The below specs are what we're anticipating thanks to the rumor mill, and while Samsung has confirmed none of them, we're reasonably sure this is what we'll be seeing when the Tab S4 is announced.

Spec Samsung Galaxy Note 9 Specs Operating system Android 8.1 Oreo Processor Qualcomm Snapdragon 835 Screen 10.5-inch 2560 x 1600 Super AMOLED panel
16:10 aspect ratio RAM 4GB LPDDR4X Storage 64GB Cameras 13MP rear
8MP front Battery 7,300 mAh Connectivity USB 3.1
3.5mm headphone jack
Bluetooth 5.0
Wi-Fi 802.11 ac Security Iris scanning

When will the Galaxy Tab S4 be released?

Similar to the upcoming Galaxy Watch, there are two possibilities as to when we'll get our first official look at the Galaxy Tab S4.

Samsung's holding an event on August 9 to announce the Note 9, and while there's a chance we could see the Tab S4 here, I bet that Samsung will keep this event exclusive for Note 9 talk.

Instead, I think it's more likely that the Tab S4 will be unveiled during IFA. This is also where Samsung will probably announce the Galaxy Watch and the trade show's scheduled to take place between August 31 and September 5.

How much will it cost?

As great of a tablet as the Tab S3 was, we were never fans of its $599 asking price.

Samsung was clearly trying to compete with the iPad Pro with that pricing, but in 2018, I can't imagine anyone willing to hand over $600+ for an Android tablet.

Since the specs for the Tab S4 are still up in the air, it's difficult to say what the price tag will look like. If Samsung's once again trying to target the iPad Pro market, we could be looking at something between $600 and $650. If it wants to instead go for the regular iPad, it'll likely be priced around $350 or so.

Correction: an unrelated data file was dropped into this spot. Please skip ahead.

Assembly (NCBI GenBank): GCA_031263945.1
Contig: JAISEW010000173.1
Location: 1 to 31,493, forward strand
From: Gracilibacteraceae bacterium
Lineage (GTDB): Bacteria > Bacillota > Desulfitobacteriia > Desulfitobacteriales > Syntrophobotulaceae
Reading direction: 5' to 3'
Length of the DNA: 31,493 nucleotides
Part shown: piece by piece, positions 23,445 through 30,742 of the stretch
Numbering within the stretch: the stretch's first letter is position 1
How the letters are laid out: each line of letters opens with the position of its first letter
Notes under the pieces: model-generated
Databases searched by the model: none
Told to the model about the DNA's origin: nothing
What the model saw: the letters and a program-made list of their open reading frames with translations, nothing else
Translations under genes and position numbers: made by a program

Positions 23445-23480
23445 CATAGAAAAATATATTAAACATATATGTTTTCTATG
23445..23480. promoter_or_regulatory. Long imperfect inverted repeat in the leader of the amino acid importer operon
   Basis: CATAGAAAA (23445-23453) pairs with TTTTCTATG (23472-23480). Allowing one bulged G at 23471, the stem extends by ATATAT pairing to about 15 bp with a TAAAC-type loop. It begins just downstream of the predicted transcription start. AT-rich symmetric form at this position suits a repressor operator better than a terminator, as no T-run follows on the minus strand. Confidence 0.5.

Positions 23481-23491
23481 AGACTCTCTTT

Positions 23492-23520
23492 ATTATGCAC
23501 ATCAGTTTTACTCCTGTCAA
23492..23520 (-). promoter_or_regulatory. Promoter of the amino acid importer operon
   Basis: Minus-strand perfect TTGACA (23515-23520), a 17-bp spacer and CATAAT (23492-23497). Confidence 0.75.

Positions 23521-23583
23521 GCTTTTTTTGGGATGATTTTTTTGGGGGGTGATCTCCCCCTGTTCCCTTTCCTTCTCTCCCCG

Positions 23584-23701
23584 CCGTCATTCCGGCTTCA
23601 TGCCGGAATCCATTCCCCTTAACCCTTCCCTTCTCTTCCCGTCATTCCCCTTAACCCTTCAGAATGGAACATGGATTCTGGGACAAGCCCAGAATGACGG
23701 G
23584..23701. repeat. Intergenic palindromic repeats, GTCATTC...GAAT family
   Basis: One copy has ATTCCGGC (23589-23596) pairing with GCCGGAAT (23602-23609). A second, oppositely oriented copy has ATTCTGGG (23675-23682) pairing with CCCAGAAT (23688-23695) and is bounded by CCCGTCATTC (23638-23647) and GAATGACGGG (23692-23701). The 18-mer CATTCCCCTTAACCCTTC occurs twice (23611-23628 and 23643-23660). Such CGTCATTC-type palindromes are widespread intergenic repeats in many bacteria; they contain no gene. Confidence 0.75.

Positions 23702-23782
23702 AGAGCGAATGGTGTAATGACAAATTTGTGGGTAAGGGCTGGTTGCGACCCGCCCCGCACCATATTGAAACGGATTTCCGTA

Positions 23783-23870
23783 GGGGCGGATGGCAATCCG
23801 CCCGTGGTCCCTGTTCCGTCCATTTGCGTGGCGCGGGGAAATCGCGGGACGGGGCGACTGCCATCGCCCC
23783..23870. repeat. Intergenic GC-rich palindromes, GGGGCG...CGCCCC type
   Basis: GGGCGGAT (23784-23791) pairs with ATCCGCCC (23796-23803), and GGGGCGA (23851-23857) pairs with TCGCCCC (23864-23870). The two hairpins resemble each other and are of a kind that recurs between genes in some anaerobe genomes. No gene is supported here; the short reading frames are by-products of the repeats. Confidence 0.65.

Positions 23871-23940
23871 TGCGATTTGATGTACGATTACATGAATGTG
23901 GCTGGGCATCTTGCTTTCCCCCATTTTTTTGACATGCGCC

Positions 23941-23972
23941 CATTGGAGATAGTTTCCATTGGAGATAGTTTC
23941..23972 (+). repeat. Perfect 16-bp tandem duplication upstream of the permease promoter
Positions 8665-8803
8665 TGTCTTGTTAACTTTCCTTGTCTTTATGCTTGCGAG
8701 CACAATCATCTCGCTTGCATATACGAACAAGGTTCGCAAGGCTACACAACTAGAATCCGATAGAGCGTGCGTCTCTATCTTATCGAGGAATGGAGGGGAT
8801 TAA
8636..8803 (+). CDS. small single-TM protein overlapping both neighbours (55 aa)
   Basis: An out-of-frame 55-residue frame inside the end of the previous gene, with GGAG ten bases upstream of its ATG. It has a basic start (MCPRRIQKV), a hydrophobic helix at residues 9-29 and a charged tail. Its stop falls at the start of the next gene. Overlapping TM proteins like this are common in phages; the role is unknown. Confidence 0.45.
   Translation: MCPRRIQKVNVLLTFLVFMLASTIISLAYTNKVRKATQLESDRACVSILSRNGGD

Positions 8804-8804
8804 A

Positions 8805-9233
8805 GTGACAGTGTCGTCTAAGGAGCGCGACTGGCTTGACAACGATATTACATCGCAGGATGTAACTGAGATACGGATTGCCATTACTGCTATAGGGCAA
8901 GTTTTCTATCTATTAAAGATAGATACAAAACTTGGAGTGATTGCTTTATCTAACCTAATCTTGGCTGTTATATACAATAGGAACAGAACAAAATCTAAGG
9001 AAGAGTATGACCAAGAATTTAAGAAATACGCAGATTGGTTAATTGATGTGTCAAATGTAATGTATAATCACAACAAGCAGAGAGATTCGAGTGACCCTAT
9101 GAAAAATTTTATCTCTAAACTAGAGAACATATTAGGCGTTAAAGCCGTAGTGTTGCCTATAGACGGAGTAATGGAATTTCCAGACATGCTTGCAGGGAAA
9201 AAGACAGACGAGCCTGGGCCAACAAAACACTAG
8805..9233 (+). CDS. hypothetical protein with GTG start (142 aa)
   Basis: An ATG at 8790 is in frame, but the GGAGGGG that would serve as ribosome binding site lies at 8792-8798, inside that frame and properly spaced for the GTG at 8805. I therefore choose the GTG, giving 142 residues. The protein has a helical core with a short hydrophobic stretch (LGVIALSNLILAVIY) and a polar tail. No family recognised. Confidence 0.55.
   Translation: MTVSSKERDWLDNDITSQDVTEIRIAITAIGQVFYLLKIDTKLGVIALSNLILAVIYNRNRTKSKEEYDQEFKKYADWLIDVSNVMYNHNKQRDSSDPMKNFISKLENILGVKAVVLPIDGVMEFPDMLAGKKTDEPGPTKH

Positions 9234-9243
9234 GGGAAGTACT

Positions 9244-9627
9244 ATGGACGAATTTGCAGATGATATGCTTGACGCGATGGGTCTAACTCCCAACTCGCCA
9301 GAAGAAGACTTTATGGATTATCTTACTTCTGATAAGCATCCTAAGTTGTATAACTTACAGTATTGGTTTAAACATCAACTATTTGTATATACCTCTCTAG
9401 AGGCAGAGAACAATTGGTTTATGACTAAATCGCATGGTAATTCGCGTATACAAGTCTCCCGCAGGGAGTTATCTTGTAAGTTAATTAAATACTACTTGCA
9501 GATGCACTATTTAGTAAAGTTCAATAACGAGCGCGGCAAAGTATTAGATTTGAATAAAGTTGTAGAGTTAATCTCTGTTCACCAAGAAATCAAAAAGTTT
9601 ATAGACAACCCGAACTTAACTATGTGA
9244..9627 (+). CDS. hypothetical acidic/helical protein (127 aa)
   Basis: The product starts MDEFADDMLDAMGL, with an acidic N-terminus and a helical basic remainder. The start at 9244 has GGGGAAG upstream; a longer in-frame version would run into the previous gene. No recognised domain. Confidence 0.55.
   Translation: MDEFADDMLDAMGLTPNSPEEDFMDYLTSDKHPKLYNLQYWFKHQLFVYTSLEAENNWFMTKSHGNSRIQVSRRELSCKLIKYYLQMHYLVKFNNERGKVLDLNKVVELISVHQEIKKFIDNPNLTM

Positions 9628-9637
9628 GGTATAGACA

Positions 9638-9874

Updated July 17, 2018: Added a spec sheet based on current rumors.

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2 days ago

A $79 Kindle Paperwhite is a killer Prime Day deal


A $79 Kindle Paperwhite is a killer Prime Day deal

A Paperwhite is the best invention since Gutenberg's press.

I love to read. I try to read at least two books each week and don't limit myself to any specific genre — I just like to lose myself in a good book or two. And I've found the best way to read if you love reading as much as I do is with a Kindle Paperwhite.

I've been unfaithful to my Paperwhite in the past, thinking I had little desire to keep yet another device charged and up to date and that my phone was a good enough experience that I'd not miss it. And I was wrong. A Paperwhite, with its spectacular e-ink screen, not only feels like a real book but looks even better. E-ink is probably not the right type of display for a phone (sorry Yota) or a smartwatch (sorry Pebble) but when it comes to looking at page after page of words and enjoying it, the contrast and unique screen lighting of a Kindle Paperwhite really is the best thing to happen for book lovers since Gutenberg. You'll know this is true once you take a Paperwhite outside.

Here are all of the best Prime Day 2018 deals

Amazon's Kindle experience and ecosystem are also pretty good. Once you forget about DRM and how Amazon will do whatever it can to lock you into their store (every online bookstore seems to want this) you'll realize that any book you would want to read is probably available at the touch of a button. If it's not, you can also easily import your favorite DRM-free books into your library just by placing them on the Kindle via the USB cable. And if you're a voracious reader, Amazon's KindleUnlimited service lets you read (or listen to if you're into Audiobooks)your choice of millions of titles any time you like for $10 per month.